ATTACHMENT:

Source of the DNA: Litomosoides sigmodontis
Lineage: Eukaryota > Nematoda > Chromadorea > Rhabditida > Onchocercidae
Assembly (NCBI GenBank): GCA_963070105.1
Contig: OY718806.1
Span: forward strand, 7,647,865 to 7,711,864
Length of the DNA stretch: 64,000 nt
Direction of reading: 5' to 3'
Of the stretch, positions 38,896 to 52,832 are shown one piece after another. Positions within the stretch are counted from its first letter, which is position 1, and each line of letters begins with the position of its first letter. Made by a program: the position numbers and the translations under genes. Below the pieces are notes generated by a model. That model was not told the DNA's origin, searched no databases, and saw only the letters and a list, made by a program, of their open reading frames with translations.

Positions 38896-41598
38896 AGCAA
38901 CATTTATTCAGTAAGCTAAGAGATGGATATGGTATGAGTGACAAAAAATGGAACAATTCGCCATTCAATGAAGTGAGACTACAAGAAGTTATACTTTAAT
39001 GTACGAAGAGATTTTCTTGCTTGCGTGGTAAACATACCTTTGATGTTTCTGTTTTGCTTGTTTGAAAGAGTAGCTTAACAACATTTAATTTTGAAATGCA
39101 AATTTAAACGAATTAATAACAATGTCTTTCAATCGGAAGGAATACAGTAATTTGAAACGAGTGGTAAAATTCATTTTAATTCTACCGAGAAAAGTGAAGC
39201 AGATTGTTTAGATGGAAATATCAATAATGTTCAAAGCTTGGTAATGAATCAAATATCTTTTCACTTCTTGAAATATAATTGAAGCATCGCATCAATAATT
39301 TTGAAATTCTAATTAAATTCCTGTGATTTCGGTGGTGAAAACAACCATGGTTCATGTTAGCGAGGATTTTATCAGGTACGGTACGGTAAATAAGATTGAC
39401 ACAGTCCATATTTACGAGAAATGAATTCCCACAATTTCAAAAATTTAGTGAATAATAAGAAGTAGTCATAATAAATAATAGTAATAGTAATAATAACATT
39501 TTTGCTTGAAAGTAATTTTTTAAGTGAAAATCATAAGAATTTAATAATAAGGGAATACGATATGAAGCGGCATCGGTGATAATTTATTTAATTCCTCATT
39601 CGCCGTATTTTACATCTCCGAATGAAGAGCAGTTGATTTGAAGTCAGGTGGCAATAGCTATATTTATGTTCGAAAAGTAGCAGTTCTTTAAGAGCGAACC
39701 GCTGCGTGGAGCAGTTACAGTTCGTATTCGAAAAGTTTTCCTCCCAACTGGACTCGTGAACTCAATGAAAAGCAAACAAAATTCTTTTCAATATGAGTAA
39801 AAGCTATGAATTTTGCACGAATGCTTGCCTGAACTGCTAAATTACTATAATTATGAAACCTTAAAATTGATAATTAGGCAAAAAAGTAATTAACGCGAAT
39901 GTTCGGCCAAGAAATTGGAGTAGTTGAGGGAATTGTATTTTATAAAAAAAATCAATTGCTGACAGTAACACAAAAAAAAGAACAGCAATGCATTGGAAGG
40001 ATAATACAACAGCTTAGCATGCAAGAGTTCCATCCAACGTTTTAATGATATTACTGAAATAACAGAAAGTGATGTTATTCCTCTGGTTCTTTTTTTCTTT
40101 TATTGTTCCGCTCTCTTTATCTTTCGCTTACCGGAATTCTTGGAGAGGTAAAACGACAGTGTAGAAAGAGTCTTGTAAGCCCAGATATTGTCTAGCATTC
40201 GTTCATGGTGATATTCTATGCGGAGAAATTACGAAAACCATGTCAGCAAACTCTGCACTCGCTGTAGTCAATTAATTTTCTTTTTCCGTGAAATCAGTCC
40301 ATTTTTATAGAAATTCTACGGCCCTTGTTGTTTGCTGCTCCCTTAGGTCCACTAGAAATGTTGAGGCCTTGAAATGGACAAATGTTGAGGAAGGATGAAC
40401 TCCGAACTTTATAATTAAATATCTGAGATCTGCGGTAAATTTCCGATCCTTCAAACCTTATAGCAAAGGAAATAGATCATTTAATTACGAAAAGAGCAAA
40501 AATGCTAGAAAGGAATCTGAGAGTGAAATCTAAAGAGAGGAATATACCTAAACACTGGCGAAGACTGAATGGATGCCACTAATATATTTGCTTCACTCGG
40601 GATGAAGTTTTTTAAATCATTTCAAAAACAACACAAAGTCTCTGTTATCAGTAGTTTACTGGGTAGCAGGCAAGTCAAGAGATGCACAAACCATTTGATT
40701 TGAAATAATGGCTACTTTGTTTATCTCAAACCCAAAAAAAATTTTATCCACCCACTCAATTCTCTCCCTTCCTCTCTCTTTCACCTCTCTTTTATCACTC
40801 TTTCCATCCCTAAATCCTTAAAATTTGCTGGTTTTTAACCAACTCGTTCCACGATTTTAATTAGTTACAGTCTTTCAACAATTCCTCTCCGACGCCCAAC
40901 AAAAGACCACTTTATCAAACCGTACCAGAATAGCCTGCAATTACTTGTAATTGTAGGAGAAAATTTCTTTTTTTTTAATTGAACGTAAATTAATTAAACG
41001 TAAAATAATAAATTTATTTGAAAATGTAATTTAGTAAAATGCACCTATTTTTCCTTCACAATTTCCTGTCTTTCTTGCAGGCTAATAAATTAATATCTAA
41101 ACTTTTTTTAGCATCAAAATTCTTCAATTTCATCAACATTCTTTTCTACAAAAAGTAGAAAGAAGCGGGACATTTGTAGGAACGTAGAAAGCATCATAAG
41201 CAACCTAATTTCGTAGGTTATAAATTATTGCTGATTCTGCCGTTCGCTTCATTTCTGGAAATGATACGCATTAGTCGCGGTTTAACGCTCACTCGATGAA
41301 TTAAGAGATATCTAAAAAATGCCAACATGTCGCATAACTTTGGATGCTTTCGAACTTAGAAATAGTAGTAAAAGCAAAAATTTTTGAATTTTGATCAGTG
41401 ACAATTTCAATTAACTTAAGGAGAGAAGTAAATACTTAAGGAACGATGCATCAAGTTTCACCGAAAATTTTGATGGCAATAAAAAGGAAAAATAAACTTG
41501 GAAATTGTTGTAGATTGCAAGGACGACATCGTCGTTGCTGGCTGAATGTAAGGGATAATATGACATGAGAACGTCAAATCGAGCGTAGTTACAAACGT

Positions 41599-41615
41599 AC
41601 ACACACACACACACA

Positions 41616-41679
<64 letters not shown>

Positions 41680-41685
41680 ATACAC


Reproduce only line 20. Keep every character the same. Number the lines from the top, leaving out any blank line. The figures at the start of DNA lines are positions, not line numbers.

39801 AAGCTATGAATTTTGCACGAATGCTTGCCTGAACTGCTAAATTACTATAATTATGAAACCTTAAAATTGATAATTAGGCAAAAAAGTAATTAACGCGAAT